Sunday, January 12, 2014

How To Gain 15 Pounds In A Month (Guaranteed)

            We just came home to Bordeaux after spending a month in the States. This was my first trip back since moving last September. I hadn't thought I'd been missing much in the way of food except a good steak. The beef in France leaves something to be desired, and a couple of steaks was the only thing I planned to eat. But being constantly confronted by things we couldn't find here, well, something came over me. By the time we left I was having a hard time putting my pants on and when I worked up the nerve to stand on a scale on Friday, I'd gained 15 pounds. I haven't weighed this much in a long time and what surprised me was not how much I'd gained but how easy it was. So if you've ever wanted to gain a lot of weight in a hurry, with little effort, here's how I did it (your results might vary).

            1. Be born in a country known for conspicuous consumption, a sedentary lifestyle, huge portions and currently experiencing an obesity epidemic.
            This ensures the proper mindset and cultural factors necessary for rapid weight gain without trying or even thinking about it. The United States maintains ideal conditions almost everywhere and many restaurants go you one better by offering "all-you-can-eat" -  unlimited piles of, high fat, low quality meats and sides at almost irresistible prices.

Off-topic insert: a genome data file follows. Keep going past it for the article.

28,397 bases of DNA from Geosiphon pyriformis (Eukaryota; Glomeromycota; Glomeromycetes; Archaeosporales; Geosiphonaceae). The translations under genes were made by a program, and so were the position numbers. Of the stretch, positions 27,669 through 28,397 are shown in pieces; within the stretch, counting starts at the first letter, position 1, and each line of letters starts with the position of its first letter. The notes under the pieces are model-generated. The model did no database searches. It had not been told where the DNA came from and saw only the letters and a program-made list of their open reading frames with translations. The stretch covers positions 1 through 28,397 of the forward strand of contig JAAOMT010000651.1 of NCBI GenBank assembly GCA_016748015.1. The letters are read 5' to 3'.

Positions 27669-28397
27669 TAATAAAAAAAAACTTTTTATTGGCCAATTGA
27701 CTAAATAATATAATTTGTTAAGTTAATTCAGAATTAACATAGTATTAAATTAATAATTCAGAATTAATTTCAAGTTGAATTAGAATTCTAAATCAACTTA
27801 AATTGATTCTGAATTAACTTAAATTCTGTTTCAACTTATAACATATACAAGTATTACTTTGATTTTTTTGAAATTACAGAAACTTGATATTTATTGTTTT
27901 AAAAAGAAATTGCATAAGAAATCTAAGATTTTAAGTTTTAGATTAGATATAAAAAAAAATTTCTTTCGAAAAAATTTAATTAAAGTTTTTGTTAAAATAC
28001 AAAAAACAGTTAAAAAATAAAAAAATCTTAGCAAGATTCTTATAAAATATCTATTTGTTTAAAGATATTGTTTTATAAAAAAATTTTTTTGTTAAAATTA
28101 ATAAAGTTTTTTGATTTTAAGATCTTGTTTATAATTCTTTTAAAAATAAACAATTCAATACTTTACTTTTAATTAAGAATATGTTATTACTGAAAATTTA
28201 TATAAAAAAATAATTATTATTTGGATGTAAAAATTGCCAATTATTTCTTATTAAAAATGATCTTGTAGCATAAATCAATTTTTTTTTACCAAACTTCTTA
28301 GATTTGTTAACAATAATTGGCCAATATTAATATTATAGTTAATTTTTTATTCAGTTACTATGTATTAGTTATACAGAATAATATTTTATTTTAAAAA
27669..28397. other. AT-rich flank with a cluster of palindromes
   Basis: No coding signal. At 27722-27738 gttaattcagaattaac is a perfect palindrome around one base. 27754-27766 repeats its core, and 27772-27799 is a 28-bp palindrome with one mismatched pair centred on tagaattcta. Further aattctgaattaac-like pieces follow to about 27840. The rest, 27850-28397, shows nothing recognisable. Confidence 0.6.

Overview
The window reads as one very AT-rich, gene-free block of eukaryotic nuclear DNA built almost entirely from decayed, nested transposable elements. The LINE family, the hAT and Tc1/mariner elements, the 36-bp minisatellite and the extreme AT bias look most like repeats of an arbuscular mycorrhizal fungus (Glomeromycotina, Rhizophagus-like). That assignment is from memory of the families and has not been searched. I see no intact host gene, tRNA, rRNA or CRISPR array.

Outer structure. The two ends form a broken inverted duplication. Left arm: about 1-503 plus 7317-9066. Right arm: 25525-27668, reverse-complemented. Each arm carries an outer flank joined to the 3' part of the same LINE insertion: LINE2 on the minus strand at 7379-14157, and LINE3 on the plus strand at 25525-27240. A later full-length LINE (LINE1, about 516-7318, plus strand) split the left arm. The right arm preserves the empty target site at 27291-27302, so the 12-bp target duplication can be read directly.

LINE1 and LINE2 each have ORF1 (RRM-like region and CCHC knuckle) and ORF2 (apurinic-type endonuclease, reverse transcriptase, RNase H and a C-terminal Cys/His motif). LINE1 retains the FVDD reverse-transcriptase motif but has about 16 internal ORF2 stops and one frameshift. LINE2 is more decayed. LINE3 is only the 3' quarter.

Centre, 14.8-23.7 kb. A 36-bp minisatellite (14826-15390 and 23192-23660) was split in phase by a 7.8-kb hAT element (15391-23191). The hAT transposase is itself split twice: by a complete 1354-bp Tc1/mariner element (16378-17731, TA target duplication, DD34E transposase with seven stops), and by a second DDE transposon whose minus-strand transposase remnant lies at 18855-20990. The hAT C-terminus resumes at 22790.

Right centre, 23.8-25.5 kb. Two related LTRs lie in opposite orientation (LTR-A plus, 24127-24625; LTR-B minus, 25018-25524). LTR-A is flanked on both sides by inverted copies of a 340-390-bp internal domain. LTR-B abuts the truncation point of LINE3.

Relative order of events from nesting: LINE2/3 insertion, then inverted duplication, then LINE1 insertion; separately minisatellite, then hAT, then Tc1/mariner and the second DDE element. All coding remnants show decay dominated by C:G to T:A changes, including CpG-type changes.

2. Move somewhere far away.
            I think France was an especially good choice for this step. It's well known that everything is cooked in butter and people come here from all over the world to learn to cook, yet overeating and obesity is rare. Only after American style fast food came here did being overweight become an issue. Gerard Depardieu, however, probably would have ended up big anyway.

            3. After living in Country 2 for over a year, make a visit lasting at least a month to Country 1.
           Even if, like me, you didn't have a weight problem when you left, a year in Country 2 gives you plenty of time to acclimate to a new, less fattening cuisine and a month in Country 1 is sufficient time for the contrast to the old high fructose corn syrup laden diet to work its magic.  I'm not sure how this works but it sure did for me.

            4. Spend entire time in Country 1 visiting regions known for particularly high calorie foods.
Typical Texas barbecue plate
My visit included stays in Houston, Texas; Lafayette, Louisiana and Pittsburgh, Pennsylvania. In Houston, it's barbecue and Tex-Mex and plenty of it. I don't think I've ever walked out of any restaurant there without feeling stuffed to the point of  nausea.
            Lafayette is the capital of Cajun country and there nothing "light" on a Cajun menu. Crawfish is ordered by the pound and the local sandwich, called a po'boy, is made with a whole loaf of bread and something fried.
Fried Oyster Po'Boy
Every time Cynthia and I came home from a visit to Lafayette, it took about a week to be able to bear the thought of eating. We called our feeding frenzy "muffuletta diving."
        Every article written about Pittsburgh by people from somewhere else never fails to mention the availability of pastrami, coleslaw and fries fashioned into one huge sandwich. (Ironically, when I left Pittsburgh for good in 1979, the original Primanti's, home of the sandwich, was somewhere most people wouldn't have eaten on a bet.)